2.  Based upon the decision of the jury, all encumbrances and impediments previously ordered by the Court prohibiting Virgil Holt from exercising his rights of foreclosure or his right for peaceful possession of the real property and personal property owned by Streamline Manufacturing, Incorporated are removed.   Virgil Holt may foreclose on the real property in accordance with the terms and conditions of the deed of trust and other statutory laws.   Virgil Holt may take peaceful possession of all personal property under the security agreements with respect to personal property owned by Streamline Manufacturing, Inc.

3.  In the event Mr. Holt exercises his rights of foreclosure and peaceful possession of all personal property, accounts, inventory, equipment and all other items in which he has a security interest, then it is proper for Mr. Holt to have possession of these items.   Priority of any security interests in the personal property shall be determined by the security instruments.

5. The Court allowed the jury to make certain factual findings with respect to the issues of dissolution.   The jury found that grounds for dissolution exist.   The Court directs that Streamline Manufacturing, Incorporated shall be dissolved.   The Court further directs that the dissolution of Streamline Manufacturing, Incorporated shall not be effective until June 20, 2002.

7. Mr. Holt is entitled to take possession of all bank accounts of Streamline Manufacturing, Incorporated in light of his having a security interest in those bank accounts under the security agreements.

10. Should any vendors have perfected security interests in inventory or supplies sold to Streamline, then the competing security interests are to be addressed by receiver John Kea and appropriate provisions made for those competing security interests.   Otherwise, all inventory and equipment shall remain at Streamline.

Following the entry of the order, Mr. Holt filed a motion to amend, and Mr. Moore filed various post-trial motions including a motion for new trial.

When Ms. Pamperin did not receive her hot tub in a timely manner, she went to Streamline's manufacturing facility and spoke with two Streamline employees, who told her that the business was closed and she would not be receiving her hot tub.   In May of 2002, she returned to Streamline's business location and, for the first time, met Mr. Holt. Mr. Holt also informed Ms. Pamperin that a hot tub would not be built for her, nor would she receive a refund of her $3,000 deposit.

The post-trial motions of Mr. Holt and Mr. Moore were apparently never heard, and the parties submitted a proposed “Agreed Amended Final Order” that was approved and entered by the court on July 1, 2002, providing as follows:

․ By the signatures of counsel below, the parties have notified the court that they have settled all pending motions and all other matters in dispute and are submitting this order to give effect to those terms of their agreement that are appropriately included in an order of the court.

It is, therefore, ORDERED as follows:

1.  The final order entered on April 8, 2002 is altered and amended as necessary for its terms to be consistent with the terms of this order.   The following provisions and terms shall replace any contrary provisions of the April 8, 2002 final order:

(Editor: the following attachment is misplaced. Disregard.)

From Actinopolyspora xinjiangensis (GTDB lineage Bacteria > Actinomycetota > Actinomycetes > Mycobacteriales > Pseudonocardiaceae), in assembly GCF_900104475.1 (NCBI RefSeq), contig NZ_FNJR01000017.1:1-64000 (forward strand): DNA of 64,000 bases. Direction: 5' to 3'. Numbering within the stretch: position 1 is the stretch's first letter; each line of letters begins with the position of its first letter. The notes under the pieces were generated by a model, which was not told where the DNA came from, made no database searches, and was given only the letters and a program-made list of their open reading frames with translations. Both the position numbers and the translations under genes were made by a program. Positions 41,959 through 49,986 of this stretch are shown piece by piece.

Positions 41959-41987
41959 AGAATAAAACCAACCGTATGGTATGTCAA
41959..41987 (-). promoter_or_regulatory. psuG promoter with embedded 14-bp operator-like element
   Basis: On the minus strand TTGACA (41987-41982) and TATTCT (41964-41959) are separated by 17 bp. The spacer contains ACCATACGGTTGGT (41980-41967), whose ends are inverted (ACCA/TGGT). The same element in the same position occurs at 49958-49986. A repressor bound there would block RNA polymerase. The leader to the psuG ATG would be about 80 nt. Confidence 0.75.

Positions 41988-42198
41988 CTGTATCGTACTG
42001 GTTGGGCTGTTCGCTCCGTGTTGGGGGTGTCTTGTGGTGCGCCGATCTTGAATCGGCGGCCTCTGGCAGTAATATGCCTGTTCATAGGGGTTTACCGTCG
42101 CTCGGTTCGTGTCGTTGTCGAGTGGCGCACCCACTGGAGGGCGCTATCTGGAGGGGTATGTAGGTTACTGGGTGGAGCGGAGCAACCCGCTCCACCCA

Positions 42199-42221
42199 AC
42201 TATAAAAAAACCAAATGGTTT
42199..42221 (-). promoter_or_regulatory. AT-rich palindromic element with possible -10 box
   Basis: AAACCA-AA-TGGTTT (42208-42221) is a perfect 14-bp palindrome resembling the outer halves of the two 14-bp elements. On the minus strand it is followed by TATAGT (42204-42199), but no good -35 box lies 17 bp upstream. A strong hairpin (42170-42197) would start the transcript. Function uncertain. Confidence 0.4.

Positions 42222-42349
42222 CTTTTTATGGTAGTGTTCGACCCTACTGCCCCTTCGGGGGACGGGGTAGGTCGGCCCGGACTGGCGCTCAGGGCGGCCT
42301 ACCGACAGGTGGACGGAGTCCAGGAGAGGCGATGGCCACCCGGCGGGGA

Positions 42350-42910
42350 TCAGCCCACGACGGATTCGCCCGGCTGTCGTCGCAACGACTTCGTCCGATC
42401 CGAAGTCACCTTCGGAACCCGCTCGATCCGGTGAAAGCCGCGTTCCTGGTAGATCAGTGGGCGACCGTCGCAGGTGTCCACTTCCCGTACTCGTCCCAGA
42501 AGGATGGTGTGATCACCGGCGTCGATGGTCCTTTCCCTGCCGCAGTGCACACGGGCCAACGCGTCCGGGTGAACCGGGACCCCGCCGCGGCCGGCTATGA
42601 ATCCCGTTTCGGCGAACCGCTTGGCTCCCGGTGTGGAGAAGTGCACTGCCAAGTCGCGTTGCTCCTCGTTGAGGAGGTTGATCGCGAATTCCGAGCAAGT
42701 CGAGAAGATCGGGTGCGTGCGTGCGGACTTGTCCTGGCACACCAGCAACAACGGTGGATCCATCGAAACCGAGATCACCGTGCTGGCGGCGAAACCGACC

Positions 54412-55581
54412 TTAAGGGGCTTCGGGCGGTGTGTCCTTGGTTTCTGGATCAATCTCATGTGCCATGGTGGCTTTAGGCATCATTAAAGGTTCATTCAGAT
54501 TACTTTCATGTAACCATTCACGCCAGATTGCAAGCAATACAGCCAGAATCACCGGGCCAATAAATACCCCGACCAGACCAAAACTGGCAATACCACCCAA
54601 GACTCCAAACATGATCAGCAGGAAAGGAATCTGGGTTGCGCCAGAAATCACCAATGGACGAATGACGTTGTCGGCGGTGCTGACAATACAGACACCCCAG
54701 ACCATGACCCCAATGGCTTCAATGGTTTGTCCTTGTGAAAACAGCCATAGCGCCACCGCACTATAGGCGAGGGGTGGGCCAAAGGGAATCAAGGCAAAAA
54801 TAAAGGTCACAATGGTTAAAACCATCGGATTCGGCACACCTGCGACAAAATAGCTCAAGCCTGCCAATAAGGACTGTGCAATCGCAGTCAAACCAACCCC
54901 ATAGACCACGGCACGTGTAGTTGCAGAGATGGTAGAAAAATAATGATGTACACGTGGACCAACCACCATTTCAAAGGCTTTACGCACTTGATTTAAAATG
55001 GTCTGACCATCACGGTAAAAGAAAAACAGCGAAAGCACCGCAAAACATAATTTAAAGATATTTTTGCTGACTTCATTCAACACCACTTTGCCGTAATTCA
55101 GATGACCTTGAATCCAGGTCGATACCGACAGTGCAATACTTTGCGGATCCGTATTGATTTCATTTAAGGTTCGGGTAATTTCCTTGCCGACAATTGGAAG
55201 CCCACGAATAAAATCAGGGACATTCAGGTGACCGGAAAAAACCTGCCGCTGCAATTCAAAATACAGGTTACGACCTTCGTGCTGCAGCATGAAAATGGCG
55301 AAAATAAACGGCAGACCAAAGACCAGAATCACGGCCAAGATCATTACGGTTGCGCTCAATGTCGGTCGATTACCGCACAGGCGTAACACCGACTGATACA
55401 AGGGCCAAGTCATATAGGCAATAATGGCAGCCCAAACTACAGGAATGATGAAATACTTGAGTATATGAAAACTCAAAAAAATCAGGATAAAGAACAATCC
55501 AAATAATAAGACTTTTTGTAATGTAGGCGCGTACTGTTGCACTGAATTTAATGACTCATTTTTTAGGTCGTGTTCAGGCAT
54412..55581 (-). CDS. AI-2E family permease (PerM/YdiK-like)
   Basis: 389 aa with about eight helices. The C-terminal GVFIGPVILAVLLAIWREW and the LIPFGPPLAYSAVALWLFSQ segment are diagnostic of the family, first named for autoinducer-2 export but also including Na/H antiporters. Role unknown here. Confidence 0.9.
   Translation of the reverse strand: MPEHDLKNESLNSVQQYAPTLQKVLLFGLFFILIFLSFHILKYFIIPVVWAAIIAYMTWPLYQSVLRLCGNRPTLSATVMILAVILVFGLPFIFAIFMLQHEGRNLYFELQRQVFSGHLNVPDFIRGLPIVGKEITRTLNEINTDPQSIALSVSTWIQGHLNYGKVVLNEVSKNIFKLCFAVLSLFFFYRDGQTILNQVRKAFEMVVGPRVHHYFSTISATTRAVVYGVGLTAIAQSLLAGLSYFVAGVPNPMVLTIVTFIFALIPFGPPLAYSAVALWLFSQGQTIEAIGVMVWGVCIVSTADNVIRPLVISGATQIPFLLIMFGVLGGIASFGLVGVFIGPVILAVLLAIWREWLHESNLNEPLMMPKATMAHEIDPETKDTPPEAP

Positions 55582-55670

(a) In lieu of foreclosure, defendant Virgil Holt is vested with unencumbered ownership of all of the real and personal property of Streamline Manufacturing, Inc. (“Streamline”), which secures promissory notes originally payable to First Tennessee Bank and now held by Mr. Holt, which real and personal property is more particularly described in Exhibit 1 to this order.   Pursuant to Rule 70, Tennessee Rules of Civil Procedure, this court divests Streamline of title to all property described on the attached Exhibit 1 and vests title to all such property in Virgil Holt free and clear of all liens and encumbrances.   With the transfer of the ownership of that property to Mr. Holt pursuant to this order, Streamline is relieved of further obligation under any of the secured notes․

(b) The court finds that the remaining funds on deposit with the Clerk and Master in connection with this action are the property of Mr. Moore.   After payment from those funds of all sums required by the prior orders of this court to be paid to the Special Master, the Receiver for Streamline, and the Clerk and Master, the Clerk and Master is directed to disburse immediately all remaining funds to Robert D. Moore as reimbursement for attorneys' fees and costs incurred in connection with the prosecution of a shareholder derivative action for the benefit of Streamline․

(c) Pursuant to Rule 70, Tennessee Rules of Civil Procedure, this court divests Mr. Moore of title to all shares of Streamline stock previously owned by Mr. Moore and vests title to those shares of stock in Streamline.   Upon entry of this order, all of Mr. Moore's shares shall be deemed to have been redeemed by Streamline, and Mr. Holt shall become the owner of all of Streamline's remaining issued and outstanding shares․

(d) The provisions of the April 8, 2002 final order requiring the dissolution of Streamline effective June 20, 2002 are vacated and set aside.   As the owner of 100% of Streamline's shares, Mr. Holt may decide whether or not to proceed with dissolution of the corporation.   Mr. Holt may not, however, conduct business through Streamline or using [sic] the Streamline name.

(e) All other terms of the April 8, 2002 final order and the other prior orders of this court remain unchanged, except as previously modified by other orders of this court.